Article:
(Adds background, details on Elliott campaign)
By Michael Flaherty
May 22 Specialty metals company Arconic Inc
struck a deal with Elliott Management on Monday, ending
a battle for control of the company's board that was days away
from culminating in a shareholder vote.
From the start of its public campaign in January, Elliott
said Arconic, the $12 billion company that separated from Alcoa
Corp last year, needed new leadership and that its
performance had missed targets and lagged peers.
Arconic shares could more than triple if the company cut
costs and made other operational changes, according to Elliott's
presentations. The fund is Arconic's largest shareholder, with a
13.2 percent stake.
The truce takes the drama out of Arconic's annual
shareholder meeting on Thursday, as the vote is no longer
contested, and the two sides have agreed to terms including the
five directors who will stand for election.
Other terms include Elliott's placement on the board's chief
executive search committee and Arconic moving to annual board
Elliott invested in Alcoa in 2015, and the company reached a
settlement a year later with the hedge fund, which got three
directors it supported onto the company's board.
Elliott had taken aim at Arconic's former CEO Klaus
Kleinfeld directly, questioning his leadership and management
skills. Kleinfeld was forced to resign after sending a
threatening letter to Elliott's founder, Paul Singer, that
Arconic's board did not approve.
Arconic said last month that Elliott had rebuffed several
attempts by the company to reach a settlement.
Elliott had nominated four directors to serve on Arconic's
board, pitting them against four of the five company nominees.
The activist investor supported one of Arconic's nominees, board
member Ulrich Schmidt.
As part of the deal, Elliott will reduce its nominee slate
to three directors: Christopher Ayers, Elmer Doty and Patrice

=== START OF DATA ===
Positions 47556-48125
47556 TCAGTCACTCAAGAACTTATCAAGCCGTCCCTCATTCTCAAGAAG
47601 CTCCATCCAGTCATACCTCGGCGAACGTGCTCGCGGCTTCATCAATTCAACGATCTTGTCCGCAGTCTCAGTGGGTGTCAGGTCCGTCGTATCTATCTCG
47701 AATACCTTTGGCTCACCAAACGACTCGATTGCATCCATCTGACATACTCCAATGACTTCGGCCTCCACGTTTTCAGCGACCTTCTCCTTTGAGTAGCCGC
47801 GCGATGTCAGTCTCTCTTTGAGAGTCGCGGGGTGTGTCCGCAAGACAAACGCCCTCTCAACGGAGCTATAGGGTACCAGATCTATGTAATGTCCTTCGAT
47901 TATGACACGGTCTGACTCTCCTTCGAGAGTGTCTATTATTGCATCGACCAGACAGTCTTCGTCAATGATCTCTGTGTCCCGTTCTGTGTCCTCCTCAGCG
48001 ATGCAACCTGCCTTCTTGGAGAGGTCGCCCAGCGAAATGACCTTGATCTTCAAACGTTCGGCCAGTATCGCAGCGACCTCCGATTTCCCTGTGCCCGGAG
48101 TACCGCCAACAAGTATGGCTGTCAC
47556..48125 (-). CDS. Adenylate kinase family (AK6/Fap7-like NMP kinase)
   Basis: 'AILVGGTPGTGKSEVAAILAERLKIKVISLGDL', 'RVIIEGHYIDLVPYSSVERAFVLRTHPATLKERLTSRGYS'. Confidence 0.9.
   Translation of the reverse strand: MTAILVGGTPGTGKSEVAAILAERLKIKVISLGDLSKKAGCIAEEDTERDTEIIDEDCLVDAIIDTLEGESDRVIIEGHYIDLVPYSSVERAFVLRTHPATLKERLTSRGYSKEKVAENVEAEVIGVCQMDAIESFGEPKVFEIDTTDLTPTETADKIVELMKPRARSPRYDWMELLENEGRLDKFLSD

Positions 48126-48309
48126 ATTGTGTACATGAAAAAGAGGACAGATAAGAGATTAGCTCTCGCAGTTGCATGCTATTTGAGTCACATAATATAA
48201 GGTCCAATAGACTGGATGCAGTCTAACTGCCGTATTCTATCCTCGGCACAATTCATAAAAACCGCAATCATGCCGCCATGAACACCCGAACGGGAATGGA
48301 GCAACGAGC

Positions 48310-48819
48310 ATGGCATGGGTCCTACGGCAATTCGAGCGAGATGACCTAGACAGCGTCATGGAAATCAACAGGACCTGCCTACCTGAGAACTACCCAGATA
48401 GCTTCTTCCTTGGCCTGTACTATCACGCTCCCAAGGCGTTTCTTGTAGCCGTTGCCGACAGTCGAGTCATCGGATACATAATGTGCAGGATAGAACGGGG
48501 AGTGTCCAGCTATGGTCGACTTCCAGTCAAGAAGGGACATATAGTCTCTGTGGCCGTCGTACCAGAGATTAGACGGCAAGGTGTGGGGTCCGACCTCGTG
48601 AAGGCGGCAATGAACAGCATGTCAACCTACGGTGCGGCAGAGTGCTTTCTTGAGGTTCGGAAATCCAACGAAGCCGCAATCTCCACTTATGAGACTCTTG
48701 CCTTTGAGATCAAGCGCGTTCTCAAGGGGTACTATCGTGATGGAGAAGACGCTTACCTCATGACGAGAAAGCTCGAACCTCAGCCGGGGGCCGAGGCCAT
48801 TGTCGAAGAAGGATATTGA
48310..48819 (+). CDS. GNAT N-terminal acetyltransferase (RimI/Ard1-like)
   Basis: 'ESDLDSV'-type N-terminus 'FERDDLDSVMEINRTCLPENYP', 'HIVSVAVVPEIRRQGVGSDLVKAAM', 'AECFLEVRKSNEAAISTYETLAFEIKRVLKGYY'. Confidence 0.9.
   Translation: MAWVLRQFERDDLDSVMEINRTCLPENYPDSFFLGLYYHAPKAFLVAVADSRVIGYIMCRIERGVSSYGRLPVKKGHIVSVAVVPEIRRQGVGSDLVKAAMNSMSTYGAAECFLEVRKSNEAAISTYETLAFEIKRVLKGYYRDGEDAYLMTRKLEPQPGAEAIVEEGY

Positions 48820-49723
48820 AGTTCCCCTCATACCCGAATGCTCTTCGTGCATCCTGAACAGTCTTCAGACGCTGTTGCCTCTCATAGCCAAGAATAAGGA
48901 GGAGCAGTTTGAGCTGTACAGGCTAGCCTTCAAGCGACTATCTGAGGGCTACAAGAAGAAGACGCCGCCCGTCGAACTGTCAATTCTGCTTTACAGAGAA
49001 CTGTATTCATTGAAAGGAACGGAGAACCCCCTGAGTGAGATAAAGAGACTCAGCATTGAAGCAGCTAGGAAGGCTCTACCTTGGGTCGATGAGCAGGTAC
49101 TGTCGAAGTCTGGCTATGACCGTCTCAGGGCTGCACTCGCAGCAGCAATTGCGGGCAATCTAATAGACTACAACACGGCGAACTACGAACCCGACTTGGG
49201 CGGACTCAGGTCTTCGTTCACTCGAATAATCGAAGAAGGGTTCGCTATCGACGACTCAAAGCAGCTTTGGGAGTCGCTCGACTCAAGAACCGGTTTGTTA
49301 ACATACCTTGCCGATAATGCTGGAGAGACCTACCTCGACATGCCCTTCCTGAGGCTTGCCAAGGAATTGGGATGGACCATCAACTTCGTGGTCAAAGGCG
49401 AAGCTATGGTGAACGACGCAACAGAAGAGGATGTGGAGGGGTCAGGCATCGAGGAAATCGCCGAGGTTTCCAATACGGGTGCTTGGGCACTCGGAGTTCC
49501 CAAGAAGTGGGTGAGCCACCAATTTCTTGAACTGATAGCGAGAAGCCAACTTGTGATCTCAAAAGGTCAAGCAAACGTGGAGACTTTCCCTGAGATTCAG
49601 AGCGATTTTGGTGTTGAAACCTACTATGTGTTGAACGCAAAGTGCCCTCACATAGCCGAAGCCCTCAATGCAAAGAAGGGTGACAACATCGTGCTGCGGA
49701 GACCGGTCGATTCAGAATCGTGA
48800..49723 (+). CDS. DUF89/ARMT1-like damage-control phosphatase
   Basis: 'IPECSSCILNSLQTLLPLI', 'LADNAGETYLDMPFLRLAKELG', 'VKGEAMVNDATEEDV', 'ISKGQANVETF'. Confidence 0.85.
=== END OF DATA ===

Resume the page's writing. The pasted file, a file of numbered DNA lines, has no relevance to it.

Merrin. Arconic will reduce its slate to Schmidt and David Hess,
the company's interim CEO.
One of Elliott’s director nominees will be added to the CEO
search committee, Arconic's statement said.
Director representation on the search committee was a
sticking point in the original settlement talks, the company
said last month, as Elliott originally pushed for three of its
directors on the committee.
Elliott also wanted majority representation on the board's
operating committee, the company had said, an issue that the
Arconic release did not mention on Monday.
In addition, Arconic announced that director Rafael Reif,
who was not up for election, will step down from the board after
the shareholder meeting and be replaced by James Albaugh, one of
the nominees on its original slate.
Arconic also said it would begin the process of
reincorporating in Delaware, a state that requires company
boards stand for annual election. The company has a staggered
board, meaning it only puts a certain number of directors up for
election every year, a policy that tends to annoy investors that
want more board member accountability.
Elliott had disclosed a large stake in Arconic, which
provides aluminum and titanium alloys used in planes and cars,
shortly after it separated from aluminum maker Alcoa last
November, and has since built that stake to more than 13
The hedge fund launched its director slate at the end of
January, officially starting the proxy fight.
Arconic shares were up 0.4 percent on Monday at $27.69.
(Additional reporting by Arunima Banerjee in Bengaluru; Editing
by Sriraj Kalluvila and Meredith Mazzilli)